naziz

Nikhil Aziz

Nikhil Aziz is director of Land, Water and Climate Justice. Before joining AJWS, he was executive director of Grassroots International, which funded social movements for resource rights in the Global South and did advocacy in the United States. Previously, Nikhil was associate director at Political Research Associates, which studied the right wing for the progressive movement. He continues to speak, teach and write on human rights, international development and social change. Nikhil has served on the boards of Africa Today Associates, Massachusetts Asians & Pacific Islanders for Health, MASALA (Massachusetts Area South Asian Lambda Association), Resist, the Jessie Smith Noyes Foundation, the Human Rights Funders Network, and the Engaged Donors for Global Equity (EDGE Funders).

Coming Out Into a New Reality in India

I came out to my father in 1998, over the phone. He was in Bombay, India. I was in Denver, Colorado. The first thing he said to me, without missing a beat, was: “I’m proud that you’ve decided to not live a lie.” The very next thing he said was: “I wish you’d never told …Read More

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“Our vision is for a more just and equitable society”: Reflections from Guatemala

Nikhil Aziz, Director of Natural Resource Rights at AJWS, visited AJWS’s grantee organizations in Guatemala and has been sharing stories from his travels. Lesbia Morales is in her early 30s. She was the first woman president of AJWS grantee Comité Campesino del Altiplano (CCDA), a grassroots organization of small-scale farmers supported by AJWS. The group works in 11 …Read More

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Women Lead the Struggle for Land: Reflections from Guatemala

Maria Magdalena Xalcut is in her 60s, but she has more energy than most women half her age. She is a member of Comité Campesino del Altiplano – Committee of Peasants of the Highlands (CCDA), a grassroots organization of small-scale farmers supported by AJWS. The group works in 11 regions throughout Guatemala to confront land rights challenges and meet the needs of rural, predominantly Mayan communities.

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Working Together to Save the Chixoy River: Reflections from Guatemala

The day began early. We left at dawn to pick up Eridania “Eri” Martinez, founder of AJWS grantee Puente de Paz, and we traveled to a remote area of Guatemala’s Ixcán region on the Chixoy River. Puente de Paz is a women-led organization that supports smaller community-based organizations like ACODET (Association of Communities for Development, Defense of Territory, and Natural Resource Rights).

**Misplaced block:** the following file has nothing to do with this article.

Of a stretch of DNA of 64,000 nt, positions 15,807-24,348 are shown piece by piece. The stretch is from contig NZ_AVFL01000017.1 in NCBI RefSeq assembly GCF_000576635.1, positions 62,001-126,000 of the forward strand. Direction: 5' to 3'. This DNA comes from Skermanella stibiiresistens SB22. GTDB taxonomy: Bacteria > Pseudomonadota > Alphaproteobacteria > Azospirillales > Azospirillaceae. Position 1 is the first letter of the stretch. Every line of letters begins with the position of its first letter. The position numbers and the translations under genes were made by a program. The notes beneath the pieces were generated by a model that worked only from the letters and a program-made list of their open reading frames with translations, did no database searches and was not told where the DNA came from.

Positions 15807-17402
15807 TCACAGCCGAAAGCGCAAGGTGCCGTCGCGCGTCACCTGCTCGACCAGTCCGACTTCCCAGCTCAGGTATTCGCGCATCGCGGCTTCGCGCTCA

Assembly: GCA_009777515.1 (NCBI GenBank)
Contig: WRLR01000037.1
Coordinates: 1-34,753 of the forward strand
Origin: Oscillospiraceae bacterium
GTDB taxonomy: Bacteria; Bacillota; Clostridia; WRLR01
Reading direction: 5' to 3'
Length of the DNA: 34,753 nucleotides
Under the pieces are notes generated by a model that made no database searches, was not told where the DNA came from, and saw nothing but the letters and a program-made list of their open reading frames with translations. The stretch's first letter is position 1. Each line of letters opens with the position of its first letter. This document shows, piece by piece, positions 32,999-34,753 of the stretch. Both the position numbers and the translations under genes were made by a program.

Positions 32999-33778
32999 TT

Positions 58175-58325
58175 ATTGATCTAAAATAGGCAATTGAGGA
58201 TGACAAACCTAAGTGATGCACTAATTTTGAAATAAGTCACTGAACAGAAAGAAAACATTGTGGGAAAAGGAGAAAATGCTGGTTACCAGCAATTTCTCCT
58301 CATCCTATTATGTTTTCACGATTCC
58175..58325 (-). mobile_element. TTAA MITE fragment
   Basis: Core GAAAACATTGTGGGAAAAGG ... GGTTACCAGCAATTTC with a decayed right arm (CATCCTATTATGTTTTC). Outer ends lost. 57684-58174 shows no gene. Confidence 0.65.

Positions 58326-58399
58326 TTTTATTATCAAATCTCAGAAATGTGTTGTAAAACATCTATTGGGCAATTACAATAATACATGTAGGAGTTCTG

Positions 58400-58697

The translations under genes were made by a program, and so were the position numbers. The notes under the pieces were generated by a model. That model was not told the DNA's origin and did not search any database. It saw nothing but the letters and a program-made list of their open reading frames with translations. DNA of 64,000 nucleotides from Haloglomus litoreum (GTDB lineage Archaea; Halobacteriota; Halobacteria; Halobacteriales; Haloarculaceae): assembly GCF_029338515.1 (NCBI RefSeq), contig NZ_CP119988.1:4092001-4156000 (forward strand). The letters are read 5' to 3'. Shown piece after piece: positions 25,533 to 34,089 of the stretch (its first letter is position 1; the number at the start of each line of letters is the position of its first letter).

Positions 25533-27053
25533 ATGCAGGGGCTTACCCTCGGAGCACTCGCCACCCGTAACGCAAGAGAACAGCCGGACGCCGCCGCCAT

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Doña Argentina (center) with leaders of AJWS grantee FPR

“You have guns. We have our voices.”: Reflections from Guatemala

Peten is Guatemala’s Wild West. Throughout its history, this department—similar to a state—was known for its large fincas (plantations) and populated by landless laborers and small farmers, including indigenous people. Many migrants were often encouraged to move to Peten by the government. Despite its bucolic appearance, Peten has been roiled by several volatile conflicts: the drug trade, the battle over the damming of the region’s rivers, and the country’s long civil war.

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The Youth Voices of a Community Radio: Reflections from Guatemala

The Union of Peasant Organizations of the Vera Paz (UVOC) is a movement of indigenous small farmers—mainly of the Q’eqchi’ and Poqomchi’ ethnic groups—that organizes Mayan communities in north-central Guatemala to advocate for their rights to land and traditional territories. Supported by AJWS, UVOC runs a community radio station in Chamtaca, Alta Vera Paz. Gilberto, a young man with a slight frame and a deep baritone, is the station’s voice, a UVOC youth leader and the president of a Mesoamerican regional network of community radios.

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